This places another onus on the controller, as does subsection (2). Not enough thought has been given to the implications of the additional powers and responsibilities to be conferred on the controller. These will impose extra work on him, despite the fact that, with no disrespect to the person in the job, the system is not working, not even under the limited provisions of the 1963 Act and the minor amendment set out in the 1998 Act.
It is impossible to speculate how this office will operate when this monster of a Bill becomes law. Almost all the provisions regarding querying, challenging, examining and testing will be done through the office of the controller. Under section 239(1) the controller may consent to the making of a copy where "the identity or location of the person entitled to the reproduction right cannot be ascertained by reasonable enquiry.". What is meant by the term "reasonable enquiry"? Whose word will the controller take that the person cannot be found? Will he have to go, to quote another famous saying, "up and down every tree" in the land to ascertain the identity or location of the person entitled to the reproduction right? The Minister is stiring up a huge problem in terms of the operation of this legislation.
I have also raised this point. Yesterday the Minister of State indicated that at the end of this process he will encourage his officials to present him with a cogent commentary on the present position. The members of the committee need a note on the assessment of the capacity of the controller and his office as now constituted to deal with what the Minister of State described on another occasion as a "huge imposition" on him, as prescribed by the Bill. I do not wish to rehearse the arguments, but there are very significant implications regarding the capacity of the existing office to discharge the new functions and responsibilities set out in the Bill. We need to assess what is involved before Report Stage.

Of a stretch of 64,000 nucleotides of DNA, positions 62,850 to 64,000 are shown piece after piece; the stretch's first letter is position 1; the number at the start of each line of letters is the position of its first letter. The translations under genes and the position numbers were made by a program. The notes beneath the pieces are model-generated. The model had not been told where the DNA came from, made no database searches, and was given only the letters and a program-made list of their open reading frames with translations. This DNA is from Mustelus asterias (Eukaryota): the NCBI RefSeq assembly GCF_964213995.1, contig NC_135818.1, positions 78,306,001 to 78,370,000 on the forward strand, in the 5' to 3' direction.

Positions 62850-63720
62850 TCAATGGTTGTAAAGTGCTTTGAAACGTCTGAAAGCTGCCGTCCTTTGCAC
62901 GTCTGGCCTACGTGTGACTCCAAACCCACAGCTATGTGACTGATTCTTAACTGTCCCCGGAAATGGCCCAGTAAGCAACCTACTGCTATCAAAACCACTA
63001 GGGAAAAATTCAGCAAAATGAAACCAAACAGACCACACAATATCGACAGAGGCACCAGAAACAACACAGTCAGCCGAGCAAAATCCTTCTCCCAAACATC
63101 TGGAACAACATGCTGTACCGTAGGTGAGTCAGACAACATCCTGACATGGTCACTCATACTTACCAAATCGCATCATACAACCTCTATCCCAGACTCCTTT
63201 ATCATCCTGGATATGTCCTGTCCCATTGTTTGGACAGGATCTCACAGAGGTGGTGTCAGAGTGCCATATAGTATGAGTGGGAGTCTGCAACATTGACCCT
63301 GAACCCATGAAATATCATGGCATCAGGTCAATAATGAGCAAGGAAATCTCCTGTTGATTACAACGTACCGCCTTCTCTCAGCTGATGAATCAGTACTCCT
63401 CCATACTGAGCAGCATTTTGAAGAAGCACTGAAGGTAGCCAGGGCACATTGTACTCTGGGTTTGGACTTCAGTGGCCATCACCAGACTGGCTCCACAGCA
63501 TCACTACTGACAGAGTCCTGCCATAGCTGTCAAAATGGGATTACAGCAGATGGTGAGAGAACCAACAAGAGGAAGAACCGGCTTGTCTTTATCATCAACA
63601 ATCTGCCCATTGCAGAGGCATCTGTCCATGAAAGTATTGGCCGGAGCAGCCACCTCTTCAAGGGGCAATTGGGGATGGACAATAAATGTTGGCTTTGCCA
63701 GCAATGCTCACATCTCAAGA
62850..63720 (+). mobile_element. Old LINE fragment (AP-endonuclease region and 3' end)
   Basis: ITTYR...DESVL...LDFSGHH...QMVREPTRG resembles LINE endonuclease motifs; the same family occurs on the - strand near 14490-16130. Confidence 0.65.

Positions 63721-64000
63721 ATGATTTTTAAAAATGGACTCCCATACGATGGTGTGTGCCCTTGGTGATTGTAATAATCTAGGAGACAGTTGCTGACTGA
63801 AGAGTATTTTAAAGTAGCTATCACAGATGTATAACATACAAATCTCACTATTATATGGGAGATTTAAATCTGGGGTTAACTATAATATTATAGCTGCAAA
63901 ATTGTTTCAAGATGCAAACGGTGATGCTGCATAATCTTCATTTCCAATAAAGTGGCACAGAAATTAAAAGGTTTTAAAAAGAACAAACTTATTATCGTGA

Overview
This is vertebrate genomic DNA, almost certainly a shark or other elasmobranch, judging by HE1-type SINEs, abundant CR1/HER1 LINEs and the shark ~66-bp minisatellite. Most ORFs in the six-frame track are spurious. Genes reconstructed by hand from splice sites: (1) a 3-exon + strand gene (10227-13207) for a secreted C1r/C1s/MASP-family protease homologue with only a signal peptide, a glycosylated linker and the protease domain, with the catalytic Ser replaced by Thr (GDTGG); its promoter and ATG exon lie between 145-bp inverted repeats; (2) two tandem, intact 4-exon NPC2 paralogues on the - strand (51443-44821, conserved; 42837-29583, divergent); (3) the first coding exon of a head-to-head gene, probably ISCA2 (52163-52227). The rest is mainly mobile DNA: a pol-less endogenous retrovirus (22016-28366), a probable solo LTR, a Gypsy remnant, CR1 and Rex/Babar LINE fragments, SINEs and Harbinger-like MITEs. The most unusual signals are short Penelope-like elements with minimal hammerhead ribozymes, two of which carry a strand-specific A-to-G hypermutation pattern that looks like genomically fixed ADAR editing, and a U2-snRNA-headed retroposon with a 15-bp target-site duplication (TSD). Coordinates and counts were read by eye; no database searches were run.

Deputy Rabbitte's suggestion of a note might be useful to the committee.
This issue needs to be addressed as a priority, as we agreed yesterday. We will do all we can to set out our position prior to Report Stage. We will deal with the controller under section 344. Section 239 deals with circumstances in which the consent of the performer is not available and where, if the performer cannot be found, a representative must be. Section 345 specifies the notice required to satisfy the search for the owner of performer's rights for consent purposes.
When we have completed Committee Stage I will do my best to notify the committee of the position on a number of issues. I want to bring all the points together and we will do that as best we can. The committee has worked hard on this Bill. We can debate the role of the controller at length when we come to deal with section 344.
That is reasonable. Perhaps the controller has been following the debate on this legislation and has worked out what his extra responsibilities will be. Perhaps the Minister of State might ask him to set out what he considers will be his extra responsibilities.